Lessons for England from Finland

In a week that produced figures showing that 40% of trainees have quit teaching after one year there is clearly much wrong with the way we attract and train teachers. This figure represents a huge wastage cost to the nation’s hard pressed finances not to mention the disruption to schools. The shortage of teachers is a very serious problem currently being kept under the carpet, but sooner of later will surely manifest itself. No doubt the inevitable impact on school performance will be used as an excuse for further state control of both schools and the curriculum. This will likely make the problem worse.
Finland has often been held up as a model (one often rejected in the UK on the grounds that the UK has to find far more teachers than a high qualification entry bar will allow). However, what is often missed about the Finnish system is apparently a more subtle and sensible approach. Their starting premise seems to be that the best qualified academically do not always make the best teachers. The skills required are far wider than just a good first degree.Enlightened countries like Finland encourage the best suited to the profession and support them, if need be, in gaining good qualifications. They are selective but do not permanently eliminate a large percentage of potentially brilliant teachers on the grounds of academic qualifications alone. This adds to the prestige of becoming a teacher, as it recognises the supreme and precious skills relating to the establishment of a good working relationship with young people.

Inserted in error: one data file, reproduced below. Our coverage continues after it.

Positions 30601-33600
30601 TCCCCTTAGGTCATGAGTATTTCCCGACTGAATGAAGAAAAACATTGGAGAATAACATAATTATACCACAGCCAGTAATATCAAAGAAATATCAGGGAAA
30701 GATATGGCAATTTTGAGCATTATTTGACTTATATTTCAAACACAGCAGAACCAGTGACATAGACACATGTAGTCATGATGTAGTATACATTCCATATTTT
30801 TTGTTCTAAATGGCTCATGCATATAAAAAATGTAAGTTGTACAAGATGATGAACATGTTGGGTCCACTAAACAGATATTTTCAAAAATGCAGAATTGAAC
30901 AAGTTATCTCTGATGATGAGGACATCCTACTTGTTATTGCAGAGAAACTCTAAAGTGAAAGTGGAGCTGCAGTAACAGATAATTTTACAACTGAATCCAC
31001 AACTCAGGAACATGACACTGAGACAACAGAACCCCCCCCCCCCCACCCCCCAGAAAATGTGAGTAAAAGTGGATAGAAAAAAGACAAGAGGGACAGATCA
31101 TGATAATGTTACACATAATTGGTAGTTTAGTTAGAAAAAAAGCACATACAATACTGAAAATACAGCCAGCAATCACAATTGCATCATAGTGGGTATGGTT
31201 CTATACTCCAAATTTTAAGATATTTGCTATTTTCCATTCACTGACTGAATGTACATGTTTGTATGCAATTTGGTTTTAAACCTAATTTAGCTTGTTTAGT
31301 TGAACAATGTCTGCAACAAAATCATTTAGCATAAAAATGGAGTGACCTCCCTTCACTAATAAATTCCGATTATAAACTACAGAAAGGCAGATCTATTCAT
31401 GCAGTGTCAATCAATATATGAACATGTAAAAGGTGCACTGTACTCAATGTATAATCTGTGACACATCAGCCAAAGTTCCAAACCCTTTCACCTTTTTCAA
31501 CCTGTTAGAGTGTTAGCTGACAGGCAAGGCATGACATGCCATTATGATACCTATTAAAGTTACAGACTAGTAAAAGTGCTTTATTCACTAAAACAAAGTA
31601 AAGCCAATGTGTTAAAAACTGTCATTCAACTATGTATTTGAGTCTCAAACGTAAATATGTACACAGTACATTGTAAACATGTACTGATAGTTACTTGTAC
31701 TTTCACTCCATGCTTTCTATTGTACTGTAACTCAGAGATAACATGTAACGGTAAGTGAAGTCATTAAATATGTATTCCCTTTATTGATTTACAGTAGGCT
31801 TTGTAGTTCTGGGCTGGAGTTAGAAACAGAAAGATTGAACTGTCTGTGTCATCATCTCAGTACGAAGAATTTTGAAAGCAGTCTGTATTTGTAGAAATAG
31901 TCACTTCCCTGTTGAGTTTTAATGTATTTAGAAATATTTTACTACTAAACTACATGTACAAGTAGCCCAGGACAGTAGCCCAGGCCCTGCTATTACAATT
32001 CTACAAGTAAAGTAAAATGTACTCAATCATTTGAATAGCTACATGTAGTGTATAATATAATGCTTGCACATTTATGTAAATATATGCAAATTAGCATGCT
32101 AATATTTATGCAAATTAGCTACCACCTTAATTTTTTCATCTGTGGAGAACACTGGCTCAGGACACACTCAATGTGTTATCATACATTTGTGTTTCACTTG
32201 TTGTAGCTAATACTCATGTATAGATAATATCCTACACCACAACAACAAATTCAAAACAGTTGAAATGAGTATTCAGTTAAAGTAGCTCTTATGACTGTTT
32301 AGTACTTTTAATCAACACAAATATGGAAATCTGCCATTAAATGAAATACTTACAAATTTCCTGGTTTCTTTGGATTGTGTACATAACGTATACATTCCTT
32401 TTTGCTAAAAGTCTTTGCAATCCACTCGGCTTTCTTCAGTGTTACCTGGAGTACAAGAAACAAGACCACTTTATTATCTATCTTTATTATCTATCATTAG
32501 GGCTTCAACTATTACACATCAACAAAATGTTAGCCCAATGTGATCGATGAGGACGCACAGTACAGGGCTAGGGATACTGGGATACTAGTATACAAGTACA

Important election issue anyone? It surely should be or have we lost our way completely?

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